Government  changed  from  one  of  cautious  support  to  growing  opposition.  Influenced  by  a  powerful   group  of  energy  and  resource-­‐based  industry  representatives,  who  apparently  labeled  themselves  the   ‘greenhouse  mafia’  (Pearse  2007),2  and  supported  by  industry-­‐sponsored  economic  modeling  that   suggested  that  the  impacts  on  the  Australian  economy  of  meeting  common  targets  for  reducing   emissions  of  GHG  would  be  substantial,  the  Australian  government  began  to  argue  internationally  that   any  targets  agreed  at  Kyoto  should  be  ‘differentiated’  to  account  for  the  specific  circumstances  of   different  nation-­‐states  (Bulkeley  2001a,  2001b).  In  the  event,  the  withdrawal  of  US  support  for  uniform   targets  under  Kyoto,  together  with  the  political  pressure  to  reach  an  agreement,  lead  to  the  adoption  of   differentiated  targets,  such  that  Australia  was  one  of  only  three  countries  charged  with  containing   emissions  growth  (rather  than  achieving  overall  reductions)  at  8%  above  1990  levels  by  2008-­‐2012.   Despite  this  favourable  outcome,  and  the  inclusion  of  provisions  for  including  the  prevention  of  land   clearance  as  a  means  of  avoiding  future  emissions  within  the  process  of  accounting  for  emissions   reductions,  in  2002  the  Howard  Government  announced  its  intention  not  to  ratify  the  Kyoto  Protocol,   choosing  instead  to  align  itself  with  the  US  position  opposing  mandatory  targets  and  timetables  and   supporting  the  Asia-­‐Pacific  Partnership  on  Clean  Development  and  Climate  as  an  alternative  venue  for   pursuing  its  approach  (Crowley  2007).       Despite  this  international  stance,  at  the  domestic  level  various  programmes  for  addressing  climate   change  were  established.  Under  a  rhetoric  of  ‘no  regrets’  –  that  is  measures  that  would  have  no  adverse   impacts  on  the  Australian  economy,  and  in  particular  regions  and  sectors  dependent  on  the  use  of  fossil   fuels  (Bulkeley  2001a)  –  the  Howard  government  announced  a  series  of  funding  and  policy  packages   including  the  1997  Safeguarding  the  Future:  Australia’s  Response  to  Climate  Change,  the  1998  National   Greenhouse  Response  Strategy,  and  the  2004  Securing  Australia’s  Energy  Future  (Bulkeley  2001a;   Crowley  2007).    Under  these  policies  various  initiatives  including,  among  others,  voluntary  programmes   for  industry  to  reduce  GHG  emissions,  the  development  of  the  Cities  for  Climate  Protection  programme   in  Australia  (to  which  we  return  below),  a  demonstration  solar  cities  programme,  a  Mandatory   Renewable  Energy  Target  of  requiring  electricity  retailers  to  source  an  additional  2%  of  their  electricity   from  renewable  sources  (Jones  2009)  and  “a  broad  range  of  appliance  and  efficiency  standards,  building   codes,  labeling  schemes,  fuel  quality  regulations  and  licensing  agreements  mostly  introduced  in   cooperation  with  the  states”  (Crowley  2007:  135).  By  the  mid-­‐2000s,  however,  it  was  clear  that  such   initiatives  were  not  sufficient  to  address  growing  domestic  criticism  of  the  Howard  government’s  stance   on  climate  change.  Coalitions  of  non-­‐governmental  organisations,  scientists  and  business  interests  were   emerging  seeking  to  challenge  the  Howard  government’s  position  on  climate  change  science,  and  on  the   economic  impacts  of  addressing  climate  change.  For  example,  the  Australian  Business  Roundtable  on   Climate  Chang  (ABROCC),  founded  by  the  Australian  Conservation  Foundation,  BP  Australasia,  Insurance   Australia  Group,  Origin  Energy,  Swiss  Re,  Visy  Industries  and  Westpac,  found  in  their  2006  report  A   Business  Case  for  Early  Action  “that  delays  in  introducing  measures  to  reduce  GHG  emissions  would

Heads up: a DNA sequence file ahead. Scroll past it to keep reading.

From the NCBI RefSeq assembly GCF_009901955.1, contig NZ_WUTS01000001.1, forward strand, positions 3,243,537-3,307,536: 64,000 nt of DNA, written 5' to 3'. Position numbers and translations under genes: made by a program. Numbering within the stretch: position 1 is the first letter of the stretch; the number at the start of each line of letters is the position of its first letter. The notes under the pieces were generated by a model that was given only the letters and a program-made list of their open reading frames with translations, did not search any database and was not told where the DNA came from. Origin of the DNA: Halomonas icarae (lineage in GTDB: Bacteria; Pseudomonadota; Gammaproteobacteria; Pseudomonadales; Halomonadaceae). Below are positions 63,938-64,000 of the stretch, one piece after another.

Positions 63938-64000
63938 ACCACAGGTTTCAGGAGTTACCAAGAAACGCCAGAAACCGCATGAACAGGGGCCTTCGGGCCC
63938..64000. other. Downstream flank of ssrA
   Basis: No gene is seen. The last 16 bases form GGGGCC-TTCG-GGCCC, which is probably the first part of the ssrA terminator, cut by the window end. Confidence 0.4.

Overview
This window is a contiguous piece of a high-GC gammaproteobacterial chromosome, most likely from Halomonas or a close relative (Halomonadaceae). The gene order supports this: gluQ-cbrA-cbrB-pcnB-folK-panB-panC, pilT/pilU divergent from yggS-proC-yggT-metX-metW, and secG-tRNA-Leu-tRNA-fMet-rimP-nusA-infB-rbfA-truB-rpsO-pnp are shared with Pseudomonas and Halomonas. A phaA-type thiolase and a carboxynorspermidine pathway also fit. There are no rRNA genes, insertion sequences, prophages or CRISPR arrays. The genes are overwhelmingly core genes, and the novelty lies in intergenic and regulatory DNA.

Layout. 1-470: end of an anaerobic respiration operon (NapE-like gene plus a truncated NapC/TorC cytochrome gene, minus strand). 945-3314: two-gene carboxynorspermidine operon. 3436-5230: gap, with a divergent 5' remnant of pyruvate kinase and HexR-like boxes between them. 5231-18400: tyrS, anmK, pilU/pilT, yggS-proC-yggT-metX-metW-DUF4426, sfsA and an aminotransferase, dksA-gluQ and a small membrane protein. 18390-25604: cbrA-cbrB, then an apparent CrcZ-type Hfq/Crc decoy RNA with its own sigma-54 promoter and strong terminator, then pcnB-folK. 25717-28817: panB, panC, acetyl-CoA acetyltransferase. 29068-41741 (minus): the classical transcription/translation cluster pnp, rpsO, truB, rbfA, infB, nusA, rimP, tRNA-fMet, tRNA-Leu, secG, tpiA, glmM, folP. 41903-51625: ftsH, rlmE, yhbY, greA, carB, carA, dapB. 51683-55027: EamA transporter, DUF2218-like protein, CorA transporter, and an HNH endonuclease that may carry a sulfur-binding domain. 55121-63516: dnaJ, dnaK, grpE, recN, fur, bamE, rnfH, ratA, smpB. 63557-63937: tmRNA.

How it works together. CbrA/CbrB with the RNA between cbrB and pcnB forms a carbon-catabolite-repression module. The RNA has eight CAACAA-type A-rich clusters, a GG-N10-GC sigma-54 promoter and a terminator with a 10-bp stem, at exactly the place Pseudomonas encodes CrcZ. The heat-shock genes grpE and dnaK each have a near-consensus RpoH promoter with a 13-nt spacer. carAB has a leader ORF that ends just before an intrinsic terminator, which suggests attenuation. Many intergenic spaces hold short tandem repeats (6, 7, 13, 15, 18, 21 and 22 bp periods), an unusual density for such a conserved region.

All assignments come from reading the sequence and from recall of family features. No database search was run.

2

 This  term  was  also  popularised  by  the  Australian  Broadcasting  Corporation  programme  Four  Corners  which   broadcast  a  programme  with  the  same  title  exposing  the  relations  between  key  industries  and  the  development  of   Australia’s  climate  policy  in  2006.  See:  http://www.abc.net.au/4corners/content/2006/s1566257.htm    

6